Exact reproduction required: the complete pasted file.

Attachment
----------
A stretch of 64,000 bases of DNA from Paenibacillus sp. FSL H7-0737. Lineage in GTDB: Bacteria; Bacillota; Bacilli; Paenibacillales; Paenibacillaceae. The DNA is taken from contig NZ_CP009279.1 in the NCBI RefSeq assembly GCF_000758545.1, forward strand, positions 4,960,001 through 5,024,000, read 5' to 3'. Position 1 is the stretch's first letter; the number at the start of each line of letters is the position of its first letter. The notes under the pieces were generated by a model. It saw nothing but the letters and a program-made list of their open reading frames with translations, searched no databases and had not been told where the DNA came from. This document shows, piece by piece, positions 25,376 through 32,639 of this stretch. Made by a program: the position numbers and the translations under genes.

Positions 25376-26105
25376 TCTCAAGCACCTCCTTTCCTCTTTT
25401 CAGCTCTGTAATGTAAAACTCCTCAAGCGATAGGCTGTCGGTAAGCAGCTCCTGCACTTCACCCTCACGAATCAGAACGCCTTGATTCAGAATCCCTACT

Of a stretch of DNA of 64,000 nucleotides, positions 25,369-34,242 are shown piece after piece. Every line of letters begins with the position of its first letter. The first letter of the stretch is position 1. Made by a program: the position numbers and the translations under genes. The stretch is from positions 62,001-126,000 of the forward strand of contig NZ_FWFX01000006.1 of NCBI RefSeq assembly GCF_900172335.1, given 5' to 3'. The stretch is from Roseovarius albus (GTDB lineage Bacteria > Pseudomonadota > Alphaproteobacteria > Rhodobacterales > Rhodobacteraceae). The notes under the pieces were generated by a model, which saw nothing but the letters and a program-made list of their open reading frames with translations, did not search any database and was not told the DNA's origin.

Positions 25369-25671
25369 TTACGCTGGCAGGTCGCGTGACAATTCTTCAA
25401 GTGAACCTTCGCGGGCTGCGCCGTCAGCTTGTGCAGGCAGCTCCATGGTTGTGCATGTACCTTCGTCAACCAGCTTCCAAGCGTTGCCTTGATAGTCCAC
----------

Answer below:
A stretch of 64,000 bases of DNA from Paenibacillus sp. FSL H7-0737. Lineage in GTDB: Bacteria; Bacillota; Bacilli; Paenibacillales; Paenibacillaceae. The DNA is taken from contig NZ_CP009279.1 in the NCBI RefSeq assembly GCF_000758545.1, forward strand, positions 4,960,001 through 5,024,000, read 5' to 3'. Position 1 is the stretch's first letter; the number at the start of each line of letters is the position of its first letter. The notes under the pieces were generated by a model. It saw nothing but the letters and a program-made list of their open reading frames with translations, searched no databases and had not been told where the DNA came from. This document shows, piece by piece, positions 25,376 through 32,639 of this stretch. Made by a program: the position numbers and the translations under genes.

Positions 25376-26105
25376 TCTCAAGCACCTCCTTTCCTCTTTT
25401 CAGCTCTGTAATGTAAAACTCCTCAAGCGATAGGCTGTCGGTAAGCAGCTCCTGCACTTCACCCTCACGAATCAGAACGCCTTGATTCAGAATCCCTACT

Of a stretch of DNA of 64,000 nucleotides, positions 25,369-34,242 are shown piece after piece. Every line of letters begins with the position of its first letter. The first letter of the stretch is position 1. Made by a program: the position numbers and the translations under genes. The stretch is from positions 62,001-126,000 of the forward strand of contig NZ_FWFX01000006.1 of NCBI RefSeq assembly GCF_900172335.1, given 5' to 3'. The stretch is from Roseovarius albus (GTDB lineage Bacteria > Pseudomonadota > Alphaproteobacteria > Rhodobacterales > Rhodobacteraceae). The notes under the pieces were generated by a model, which saw nothing but the letters and a program-made list of their open reading frames with translations, did not search any database and was not told the DNA's origin.

Positions 25369-25671
25369 TTACGCTGGCAGGTCGCGTGACAATTCTTCAA
25401 GTGAACCTTCGCGGGCTGCGCCGTCAGCTTGTGCAGGCAGCTCCATGGTTGTGCATGTACCTTCGTCAACCAGCTTCCAAGCGTTGCCTTGATAGTCCAC